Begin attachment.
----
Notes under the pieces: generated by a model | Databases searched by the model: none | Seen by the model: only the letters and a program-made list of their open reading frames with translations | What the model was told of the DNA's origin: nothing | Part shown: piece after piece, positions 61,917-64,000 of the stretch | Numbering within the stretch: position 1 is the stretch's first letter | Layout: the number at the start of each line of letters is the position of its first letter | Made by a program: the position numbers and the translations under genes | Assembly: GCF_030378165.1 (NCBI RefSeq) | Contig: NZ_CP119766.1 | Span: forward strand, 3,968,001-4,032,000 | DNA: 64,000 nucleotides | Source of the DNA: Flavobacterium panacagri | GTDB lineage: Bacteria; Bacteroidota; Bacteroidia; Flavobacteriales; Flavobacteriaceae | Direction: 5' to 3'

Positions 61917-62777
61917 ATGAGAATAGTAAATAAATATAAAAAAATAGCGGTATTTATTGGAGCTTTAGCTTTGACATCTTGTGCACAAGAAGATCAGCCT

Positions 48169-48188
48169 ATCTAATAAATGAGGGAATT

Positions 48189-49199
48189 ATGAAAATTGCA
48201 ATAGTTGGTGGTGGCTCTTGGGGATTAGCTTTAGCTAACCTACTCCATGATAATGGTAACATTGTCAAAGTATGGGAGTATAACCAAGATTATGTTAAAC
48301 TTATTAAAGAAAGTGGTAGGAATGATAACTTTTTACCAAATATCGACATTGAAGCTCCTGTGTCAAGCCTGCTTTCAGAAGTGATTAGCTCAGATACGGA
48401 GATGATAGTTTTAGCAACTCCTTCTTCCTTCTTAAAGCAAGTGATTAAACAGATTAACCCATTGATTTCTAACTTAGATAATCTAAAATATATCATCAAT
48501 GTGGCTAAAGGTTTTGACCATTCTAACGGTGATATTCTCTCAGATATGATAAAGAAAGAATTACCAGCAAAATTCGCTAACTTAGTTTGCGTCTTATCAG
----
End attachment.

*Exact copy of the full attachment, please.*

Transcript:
Notes under the pieces: generated by a model | Databases searched by the model: none | Seen by the model: only the letters and a program-made list of their open reading frames with translations | What the model was told of the DNA's origin: nothing | Part shown: piece after piece, positions 61,917-64,000 of the stretch | Numbering within the stretch: position 1 is the stretch's first letter | Layout: the number at the start of each line of letters is the position of its first letter | Made by a program: the position numbers and the translations under genes | Assembly: GCF_030378165.1 (NCBI RefSeq) | Contig: NZ_CP119766.1 | Span: forward strand, 3,968,001-4,032,000 | DNA: 64,000 nucleotides | Source of the DNA: Flavobacterium panacagri | GTDB lineage: Bacteria; Bacteroidota; Bacteroidia; Flavobacteriales; Flavobacteriaceae | Direction: 5' to 3'

Positions 61917-62777
61917 ATGAGAATAGTAAATAAATATAAAAAAATAGCGGTATTTATTGGAGCTTTAGCTTTGACATCTTGTGCACAAGAAGATCAGCCT

Positions 48169-48188
48169 ATCTAATAAATGAGGGAATT

Positions 48189-49199
48189 ATGAAAATTGCA
48201 ATAGTTGGTGGTGGCTCTTGGGGATTAGCTTTAGCTAACCTACTCCATGATAATGGTAACATTGTCAAAGTATGGGAGTATAACCAAGATTATGTTAAAC
48301 TTATTAAAGAAAGTGGTAGGAATGATAACTTTTTACCAAATATCGACATTGAAGCTCCTGTGTCAAGCCTGCTTTCAGAAGTGATTAGCTCAGATACGGA
48401 GATGATAGTTTTAGCAACTCCTTCTTCCTTCTTAAAGCAAGTGATTAAACAGATTAACCCATTGATTTCTAACTTAGATAATCTAAAATATATCATCAAT
48501 GTGGCTAAAGGTTTTGACCATTCTAACGGTGATATTCTCTCAGATATGATAAAGAAAGAATTACCAGCAAAATTCGCTAACTTAGTTTGCGTCTTATCAG